On the other hand, I haven't had nearly as much trouble getting into medical school, my application has been fairly well received. So, if that's your ultimate goal, and the IRTA thing doesn't work out, don't let it get you down.

You must have messed up your application (ie forgot to submit something). I don't think they actually reject anyone. They keep everyone's app on file for PIs to browse thru. Some PIs will accept ppl with low stats or bad LOR if they are desperate for IRTA and they can't wait. Good Luck
 

Jim_Jim

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I am currently in the process of applying for a tech IRTA. Does anyone know any labs that are currently in need of an IRTA. Also, how much research experience must you have to be competitive? Lastly, how closely does your previous research experience have to match the labs that you are applying for? Any info. would be appreciated. Thanks.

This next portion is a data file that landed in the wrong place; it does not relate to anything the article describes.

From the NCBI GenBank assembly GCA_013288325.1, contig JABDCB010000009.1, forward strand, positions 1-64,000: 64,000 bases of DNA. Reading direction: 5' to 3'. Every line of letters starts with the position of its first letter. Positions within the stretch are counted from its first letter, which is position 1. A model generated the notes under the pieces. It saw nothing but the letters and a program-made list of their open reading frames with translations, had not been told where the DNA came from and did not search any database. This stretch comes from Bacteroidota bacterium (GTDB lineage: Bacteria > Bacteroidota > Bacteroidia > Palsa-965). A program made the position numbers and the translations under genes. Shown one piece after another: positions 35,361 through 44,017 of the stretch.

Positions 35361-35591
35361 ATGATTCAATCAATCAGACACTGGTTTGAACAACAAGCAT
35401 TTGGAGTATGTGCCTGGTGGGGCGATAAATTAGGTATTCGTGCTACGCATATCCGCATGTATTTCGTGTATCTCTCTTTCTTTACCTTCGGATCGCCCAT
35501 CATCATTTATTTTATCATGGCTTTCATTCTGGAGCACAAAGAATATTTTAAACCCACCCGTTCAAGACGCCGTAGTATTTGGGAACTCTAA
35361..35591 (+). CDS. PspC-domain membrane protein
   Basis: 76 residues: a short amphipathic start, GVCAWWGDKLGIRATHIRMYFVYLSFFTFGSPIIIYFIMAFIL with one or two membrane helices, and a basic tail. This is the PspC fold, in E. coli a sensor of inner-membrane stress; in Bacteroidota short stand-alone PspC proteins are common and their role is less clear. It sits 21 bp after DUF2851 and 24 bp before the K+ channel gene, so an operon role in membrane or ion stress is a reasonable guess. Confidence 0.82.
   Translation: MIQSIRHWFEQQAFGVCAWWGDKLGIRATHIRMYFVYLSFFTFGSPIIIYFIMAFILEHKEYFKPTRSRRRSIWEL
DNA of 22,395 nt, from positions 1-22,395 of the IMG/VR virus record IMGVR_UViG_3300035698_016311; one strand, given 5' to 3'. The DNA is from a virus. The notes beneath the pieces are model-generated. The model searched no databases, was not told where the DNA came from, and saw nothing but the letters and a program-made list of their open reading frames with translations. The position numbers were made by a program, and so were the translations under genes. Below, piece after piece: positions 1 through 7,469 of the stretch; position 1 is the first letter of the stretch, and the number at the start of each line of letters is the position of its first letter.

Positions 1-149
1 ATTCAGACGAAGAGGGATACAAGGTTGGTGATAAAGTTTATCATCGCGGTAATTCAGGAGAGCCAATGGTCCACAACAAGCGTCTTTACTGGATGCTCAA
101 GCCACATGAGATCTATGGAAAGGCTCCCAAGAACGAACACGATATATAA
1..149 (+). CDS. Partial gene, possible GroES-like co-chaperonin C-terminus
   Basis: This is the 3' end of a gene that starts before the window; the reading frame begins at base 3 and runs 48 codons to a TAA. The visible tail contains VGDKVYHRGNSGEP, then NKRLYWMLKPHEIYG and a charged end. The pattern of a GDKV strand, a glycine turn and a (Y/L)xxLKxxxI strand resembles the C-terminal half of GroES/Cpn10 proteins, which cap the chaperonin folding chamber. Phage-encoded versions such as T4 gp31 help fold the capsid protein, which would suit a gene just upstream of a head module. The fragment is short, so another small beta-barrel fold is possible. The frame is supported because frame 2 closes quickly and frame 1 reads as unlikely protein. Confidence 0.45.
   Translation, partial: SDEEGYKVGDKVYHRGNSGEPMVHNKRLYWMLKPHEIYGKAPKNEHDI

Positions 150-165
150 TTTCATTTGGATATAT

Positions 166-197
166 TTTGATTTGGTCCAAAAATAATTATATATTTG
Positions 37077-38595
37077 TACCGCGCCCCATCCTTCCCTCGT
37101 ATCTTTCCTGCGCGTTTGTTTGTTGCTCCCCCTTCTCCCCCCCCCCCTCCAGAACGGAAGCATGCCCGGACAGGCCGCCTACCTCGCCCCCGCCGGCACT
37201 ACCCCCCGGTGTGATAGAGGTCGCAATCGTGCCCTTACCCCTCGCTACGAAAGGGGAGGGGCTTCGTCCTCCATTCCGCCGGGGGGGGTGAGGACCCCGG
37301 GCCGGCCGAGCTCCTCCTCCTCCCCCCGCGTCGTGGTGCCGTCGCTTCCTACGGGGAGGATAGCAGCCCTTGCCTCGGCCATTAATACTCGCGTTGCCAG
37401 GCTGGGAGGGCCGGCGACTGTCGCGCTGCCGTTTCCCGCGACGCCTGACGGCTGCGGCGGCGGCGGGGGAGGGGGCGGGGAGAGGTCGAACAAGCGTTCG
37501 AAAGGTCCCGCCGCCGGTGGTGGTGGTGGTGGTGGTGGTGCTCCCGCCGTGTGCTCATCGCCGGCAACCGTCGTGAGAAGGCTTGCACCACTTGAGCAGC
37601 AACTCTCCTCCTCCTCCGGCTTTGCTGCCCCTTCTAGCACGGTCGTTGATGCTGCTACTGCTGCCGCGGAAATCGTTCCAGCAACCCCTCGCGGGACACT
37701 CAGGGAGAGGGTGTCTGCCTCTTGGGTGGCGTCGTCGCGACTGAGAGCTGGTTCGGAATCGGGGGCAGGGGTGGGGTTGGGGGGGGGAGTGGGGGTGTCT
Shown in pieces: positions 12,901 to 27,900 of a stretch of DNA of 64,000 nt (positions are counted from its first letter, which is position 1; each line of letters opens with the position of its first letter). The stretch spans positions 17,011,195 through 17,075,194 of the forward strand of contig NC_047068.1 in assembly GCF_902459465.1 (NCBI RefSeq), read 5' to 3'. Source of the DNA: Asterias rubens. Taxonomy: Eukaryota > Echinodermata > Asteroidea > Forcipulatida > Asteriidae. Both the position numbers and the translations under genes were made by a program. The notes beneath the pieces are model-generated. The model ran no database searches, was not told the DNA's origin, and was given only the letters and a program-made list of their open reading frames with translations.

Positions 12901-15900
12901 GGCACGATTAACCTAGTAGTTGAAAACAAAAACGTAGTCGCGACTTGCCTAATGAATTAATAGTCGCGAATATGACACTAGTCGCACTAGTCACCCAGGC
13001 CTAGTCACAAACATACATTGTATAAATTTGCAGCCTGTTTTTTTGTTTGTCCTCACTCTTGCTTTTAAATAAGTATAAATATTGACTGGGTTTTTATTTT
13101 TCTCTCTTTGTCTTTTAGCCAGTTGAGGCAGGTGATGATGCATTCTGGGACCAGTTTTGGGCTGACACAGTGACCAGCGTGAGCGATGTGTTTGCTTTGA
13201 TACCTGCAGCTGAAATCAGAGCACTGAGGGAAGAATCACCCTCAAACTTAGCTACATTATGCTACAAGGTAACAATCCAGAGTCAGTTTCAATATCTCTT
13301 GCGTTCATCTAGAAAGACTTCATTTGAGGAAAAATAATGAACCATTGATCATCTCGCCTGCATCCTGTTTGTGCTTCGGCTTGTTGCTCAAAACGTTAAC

MisterVeil

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If you're just waiting around, your chances are pretty low. You might get lucky and be noticed, but you really need to be active about emailing PIs in labs you're interested in.

I just recently started as an IRTA. I had to send emails to almost 60 PIs before I found one that had space in their lab and funding for an IRTA.

Does anyone know good places to live in Bethesda for summer or places where you can find a room to share in an apartment?

I'm going for this internship this summer starting June 1st and ending August 1st but I want to avoid spending tons on housing!

-Entol